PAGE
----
Taking the Wrong Path

When I was a novice mountain hiker, my dad and I took the wrong path up one of Colorado’s high peaks. Realizing we were out of our league, we depended on the help of a more experienced stranger to get us to the summit and back to the correct trail.

Quandary 022

At the time, it rattled me and made me contemplate mortality in a way I wasn’t expecting in my mid-twenties. Years later (and many retellings of our brush with death) we found that we were on an actual trail – others purposefully sought out this particular, more challenging way up the mountain.

It just wasn’t the right trail for us. For my ability level, it seemed out of the realm of possibility that anyone would want such a challenge!

Some things have come up lately and I’ve had to think about choices I’m making for our family. Nothing major, just reevaluations of our season and my involvement in certain commitments. The easy way out is two extremes: Keep on going, feeling resentful or just quit, without brainstorming different possibilities. A lot of me leans toward these extremes. It’s so much nicer taking the path of least resistance.

And sometimes, taking that path is absolutely the best choice. It makes sense and it’s the best for all concerned. Other times, it means messiness and hurt. The more difficult trail is sometimes the better trail.

What I’ve learned from our wayward hike is that for us, it was a wrong turn. For others, our wrong turn was the destination. And in life, I guess that’s how it goes, too. Sometimes a wrong turn can actually be the right path.

Have you ever taken a wrong turn that’s turned out to be the path you need to be on?

Linked with Kate Motaung’s Five Minute Friday, a time to write without editing. Today’s prompt is “path.”


Published by

Annie Rim

Welcome! I live in Colorado with my family and have taught in the classroom, at an art museum, and now in the playroom. I reflect about life, faith, and books here on my blog.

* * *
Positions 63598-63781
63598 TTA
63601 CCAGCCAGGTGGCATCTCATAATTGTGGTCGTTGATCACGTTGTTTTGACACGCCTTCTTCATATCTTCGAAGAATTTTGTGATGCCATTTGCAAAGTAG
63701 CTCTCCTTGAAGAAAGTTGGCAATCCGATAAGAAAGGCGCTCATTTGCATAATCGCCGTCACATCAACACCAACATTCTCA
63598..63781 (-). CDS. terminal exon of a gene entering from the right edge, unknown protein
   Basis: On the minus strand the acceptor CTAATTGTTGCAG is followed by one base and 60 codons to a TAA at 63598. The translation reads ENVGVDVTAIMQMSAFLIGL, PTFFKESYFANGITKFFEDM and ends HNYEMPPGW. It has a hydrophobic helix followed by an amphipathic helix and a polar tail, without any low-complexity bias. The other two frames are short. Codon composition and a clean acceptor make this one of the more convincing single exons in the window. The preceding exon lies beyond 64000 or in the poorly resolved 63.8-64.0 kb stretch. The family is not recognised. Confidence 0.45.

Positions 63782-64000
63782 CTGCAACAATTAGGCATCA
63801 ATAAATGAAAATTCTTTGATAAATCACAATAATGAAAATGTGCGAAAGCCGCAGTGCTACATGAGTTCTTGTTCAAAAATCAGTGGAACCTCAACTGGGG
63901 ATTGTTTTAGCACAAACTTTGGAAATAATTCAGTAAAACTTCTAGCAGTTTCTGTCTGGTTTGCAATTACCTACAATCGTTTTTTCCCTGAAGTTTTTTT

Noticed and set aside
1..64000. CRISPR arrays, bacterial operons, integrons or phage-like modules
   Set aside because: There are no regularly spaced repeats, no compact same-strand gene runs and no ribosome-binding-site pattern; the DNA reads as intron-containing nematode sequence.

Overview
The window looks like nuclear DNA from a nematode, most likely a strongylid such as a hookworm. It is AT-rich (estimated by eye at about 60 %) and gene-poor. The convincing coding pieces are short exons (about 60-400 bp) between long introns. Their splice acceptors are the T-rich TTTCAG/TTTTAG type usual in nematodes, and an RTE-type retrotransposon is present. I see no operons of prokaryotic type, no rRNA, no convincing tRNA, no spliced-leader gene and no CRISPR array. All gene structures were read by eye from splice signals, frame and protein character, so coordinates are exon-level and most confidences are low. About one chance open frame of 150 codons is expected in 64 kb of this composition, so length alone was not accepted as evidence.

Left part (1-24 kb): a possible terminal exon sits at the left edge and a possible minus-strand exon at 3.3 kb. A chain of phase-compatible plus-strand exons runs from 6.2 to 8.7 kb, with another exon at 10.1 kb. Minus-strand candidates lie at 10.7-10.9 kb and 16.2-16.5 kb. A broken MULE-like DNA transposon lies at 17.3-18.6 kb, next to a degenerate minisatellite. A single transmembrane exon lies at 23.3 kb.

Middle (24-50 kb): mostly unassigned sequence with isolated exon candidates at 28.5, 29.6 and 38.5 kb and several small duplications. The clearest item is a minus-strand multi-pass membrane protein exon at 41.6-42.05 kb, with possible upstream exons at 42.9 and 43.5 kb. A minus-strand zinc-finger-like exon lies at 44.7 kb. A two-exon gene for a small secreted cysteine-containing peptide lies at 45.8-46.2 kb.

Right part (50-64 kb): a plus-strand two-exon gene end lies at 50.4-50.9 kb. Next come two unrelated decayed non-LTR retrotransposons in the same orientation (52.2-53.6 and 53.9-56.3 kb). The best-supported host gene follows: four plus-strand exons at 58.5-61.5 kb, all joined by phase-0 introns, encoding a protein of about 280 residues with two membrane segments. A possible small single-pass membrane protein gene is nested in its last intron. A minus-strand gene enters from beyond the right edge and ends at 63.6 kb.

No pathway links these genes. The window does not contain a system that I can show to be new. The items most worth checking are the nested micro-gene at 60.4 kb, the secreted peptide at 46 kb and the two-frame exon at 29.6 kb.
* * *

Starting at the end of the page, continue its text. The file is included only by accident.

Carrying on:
7 thoughts on “Taking the Wrong Path”

  1. It’s good to be aware of your ability, know if you can succeed on your own or with support and when to make changes to seek out the best trail for you.

  2. Annie, great post! I liked what you said about how the wrong path for me, may be the perfect path for someone else. Such a good reminder! God has created each of us uniquely, and He has a perfect plan for each of our lives. Each of our paths will look different. This is a good reminder for me not to come to assumptions or conclusions about things too quickly. 🙂

    1. It’s hard to not compare, isn’t it? I’m learning again and again (and again!) that my path is my own. It intersects and follows others’ paths, but they’re not all the same.

  3. I love this, Annie; it mirrors an experience I had in the desert east of San Diego, when I wanted to bag a peak and took what seemed to be a straightforward trail. One that nearly killed me, and I was an experienced hiker and mountaineer.

    May I add that your blog has become a go-to place for wisdom that I can use in my life? Your writing is more than awesome, and your understanding goes beyond that.

    #1 at FMF this week.


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